Born in 1978 in Venice, CA, Rick Gonzalez began his DJ career in 1992 at age 15 playing for his local Mark Twain Junior High School crowd. He got his name from his high school music teacher: “G-Minor,” the music note that is
“not a high note, nor a low note, just right in the middle.” G-Minor toured all over California for many years. From So Cal to the Bay Area, G-Minor has played at many different venues and catered to many different audiences, including the Santa Monica Police Department for their 100-Year Anniversary Celebration. From ‘95 to ‘97 G-Minor played at The Palace in Hollywood until he was discovered by The Black Eyed Peas in ’97. He played with them at the
B-Boy Summit and Freestyle Sessions for two years. Following that, G-Minor went solo, playing all over California in the hottest clubs.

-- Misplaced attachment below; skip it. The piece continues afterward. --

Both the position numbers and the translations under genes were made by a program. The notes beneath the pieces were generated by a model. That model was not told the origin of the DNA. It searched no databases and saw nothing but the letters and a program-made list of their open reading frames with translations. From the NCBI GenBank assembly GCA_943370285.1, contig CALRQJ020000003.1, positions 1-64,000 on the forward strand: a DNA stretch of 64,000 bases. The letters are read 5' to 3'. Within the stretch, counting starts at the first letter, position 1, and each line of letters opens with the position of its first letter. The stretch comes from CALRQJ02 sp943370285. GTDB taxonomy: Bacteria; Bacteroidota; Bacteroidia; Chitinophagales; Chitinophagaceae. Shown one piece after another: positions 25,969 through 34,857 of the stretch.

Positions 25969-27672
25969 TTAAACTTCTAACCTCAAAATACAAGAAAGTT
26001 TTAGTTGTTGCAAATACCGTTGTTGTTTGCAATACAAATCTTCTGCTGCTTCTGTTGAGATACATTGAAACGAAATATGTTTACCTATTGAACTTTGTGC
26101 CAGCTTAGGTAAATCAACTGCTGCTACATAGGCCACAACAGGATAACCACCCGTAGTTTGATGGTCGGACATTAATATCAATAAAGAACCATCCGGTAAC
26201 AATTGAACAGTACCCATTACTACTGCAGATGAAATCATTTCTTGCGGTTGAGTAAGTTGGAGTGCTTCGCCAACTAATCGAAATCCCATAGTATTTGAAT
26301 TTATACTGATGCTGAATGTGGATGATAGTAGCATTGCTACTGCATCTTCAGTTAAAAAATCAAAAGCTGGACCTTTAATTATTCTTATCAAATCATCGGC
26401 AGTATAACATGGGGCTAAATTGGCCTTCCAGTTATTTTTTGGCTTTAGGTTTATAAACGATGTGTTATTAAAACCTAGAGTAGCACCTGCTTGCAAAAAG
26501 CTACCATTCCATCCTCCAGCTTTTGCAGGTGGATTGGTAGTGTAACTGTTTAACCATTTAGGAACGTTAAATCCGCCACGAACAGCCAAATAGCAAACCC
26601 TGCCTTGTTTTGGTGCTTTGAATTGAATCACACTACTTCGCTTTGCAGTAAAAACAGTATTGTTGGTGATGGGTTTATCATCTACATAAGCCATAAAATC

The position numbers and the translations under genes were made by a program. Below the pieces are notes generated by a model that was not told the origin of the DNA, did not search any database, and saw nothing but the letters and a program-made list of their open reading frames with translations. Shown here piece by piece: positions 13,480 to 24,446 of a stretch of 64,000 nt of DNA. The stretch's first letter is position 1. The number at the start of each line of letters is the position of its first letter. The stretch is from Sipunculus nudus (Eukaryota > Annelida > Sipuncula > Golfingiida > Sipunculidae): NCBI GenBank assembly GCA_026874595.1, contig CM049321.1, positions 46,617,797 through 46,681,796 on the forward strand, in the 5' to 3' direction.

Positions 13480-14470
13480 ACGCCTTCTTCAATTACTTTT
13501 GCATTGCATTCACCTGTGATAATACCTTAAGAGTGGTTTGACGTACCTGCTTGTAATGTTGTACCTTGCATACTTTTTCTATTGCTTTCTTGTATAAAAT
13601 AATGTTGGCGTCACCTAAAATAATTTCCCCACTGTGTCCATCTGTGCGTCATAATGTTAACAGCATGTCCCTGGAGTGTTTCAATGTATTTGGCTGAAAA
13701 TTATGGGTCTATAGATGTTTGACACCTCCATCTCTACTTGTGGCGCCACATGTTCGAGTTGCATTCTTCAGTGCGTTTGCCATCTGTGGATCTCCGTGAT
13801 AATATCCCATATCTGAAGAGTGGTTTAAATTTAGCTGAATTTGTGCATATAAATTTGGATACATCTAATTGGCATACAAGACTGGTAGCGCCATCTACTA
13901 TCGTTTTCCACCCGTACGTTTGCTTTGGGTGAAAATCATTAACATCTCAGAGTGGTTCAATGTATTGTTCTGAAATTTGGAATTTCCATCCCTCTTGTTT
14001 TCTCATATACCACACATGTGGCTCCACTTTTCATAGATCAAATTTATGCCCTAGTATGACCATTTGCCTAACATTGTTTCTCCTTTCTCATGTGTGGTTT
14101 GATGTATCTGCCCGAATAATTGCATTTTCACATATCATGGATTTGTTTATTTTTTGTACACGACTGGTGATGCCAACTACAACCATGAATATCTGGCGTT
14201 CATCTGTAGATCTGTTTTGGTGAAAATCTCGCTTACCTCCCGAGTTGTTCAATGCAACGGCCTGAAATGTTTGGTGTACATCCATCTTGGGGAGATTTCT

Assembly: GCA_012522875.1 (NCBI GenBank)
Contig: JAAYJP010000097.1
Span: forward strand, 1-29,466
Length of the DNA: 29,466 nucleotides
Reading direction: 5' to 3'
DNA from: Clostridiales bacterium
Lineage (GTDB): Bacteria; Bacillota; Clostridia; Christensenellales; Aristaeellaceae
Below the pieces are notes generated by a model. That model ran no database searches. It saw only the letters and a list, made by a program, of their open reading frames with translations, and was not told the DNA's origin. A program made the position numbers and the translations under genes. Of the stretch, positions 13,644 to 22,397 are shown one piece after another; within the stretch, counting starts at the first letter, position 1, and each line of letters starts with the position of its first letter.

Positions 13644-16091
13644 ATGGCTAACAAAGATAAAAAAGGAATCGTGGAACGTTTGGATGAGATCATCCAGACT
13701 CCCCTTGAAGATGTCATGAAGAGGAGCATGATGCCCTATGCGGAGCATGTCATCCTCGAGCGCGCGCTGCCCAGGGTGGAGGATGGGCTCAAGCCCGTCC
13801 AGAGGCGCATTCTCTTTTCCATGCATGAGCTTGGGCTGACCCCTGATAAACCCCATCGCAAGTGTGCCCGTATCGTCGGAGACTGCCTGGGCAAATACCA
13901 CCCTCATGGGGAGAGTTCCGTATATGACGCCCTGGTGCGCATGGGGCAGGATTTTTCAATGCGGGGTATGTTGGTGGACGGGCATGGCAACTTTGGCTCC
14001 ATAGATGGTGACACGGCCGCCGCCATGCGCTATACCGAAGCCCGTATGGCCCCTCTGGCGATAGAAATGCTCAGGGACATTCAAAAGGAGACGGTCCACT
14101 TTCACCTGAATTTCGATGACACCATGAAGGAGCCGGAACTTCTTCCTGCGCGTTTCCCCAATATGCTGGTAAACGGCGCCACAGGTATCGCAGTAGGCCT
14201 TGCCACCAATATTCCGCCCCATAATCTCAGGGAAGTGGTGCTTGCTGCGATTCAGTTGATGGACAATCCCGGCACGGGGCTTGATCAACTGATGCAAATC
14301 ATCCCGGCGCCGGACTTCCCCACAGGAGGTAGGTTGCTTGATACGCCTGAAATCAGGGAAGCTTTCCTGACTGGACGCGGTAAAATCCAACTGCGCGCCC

Late in 2001, G-Minor decided to take a chance and move to Las Vegas to make a mark on highly populated club scene. He immediately landed at V-Bar, Venus and Vivid Nightclubs inside the Venetian Hotel and Casino. In 2003 G-Minor launched the “Loco Mix” live radio show with Hot 97.5 KVEG, where he still performs on air nightly. During the “Loco Mix,” G-Minor spins the hottest in hip-hop, rap, R&B and top 40 mash-ups. The mix is preformed on real vinyl albums, no Serato, just pure talent.
In 2006, G-Minor became the resident DJ for Armadillo’s inside the Stratosphere Hotel and Casino, as well as at Barcode Nightclub. He has also guest DJ-ed at many different clubs, including Empire Ballroom, OPM Nightclub, Triq Nightclub and Rumjungle, to name a few.
G-Minor has also taken his energetic sound out of the clubs as the resident DJ for Baby Phat at the annual Magic Fashion Convention in Las Vegas and the official DJ for p.i.n.k. Vodka. He spins at all of their events, most recently taking over the turntables at the p.i.n.k. Vodka tradeshow booth at the Nightclub and Bar Convention in Las Vegas.
Throughout his career G-Minor has played to audiences of all sizes, spinning whatever the crowd demands with a focus on hip-hop, rock and mash-ups. He stated to one venue, “I can play polka if the crowd is into it. I just want to play the right mix for the crowd to have the best time.”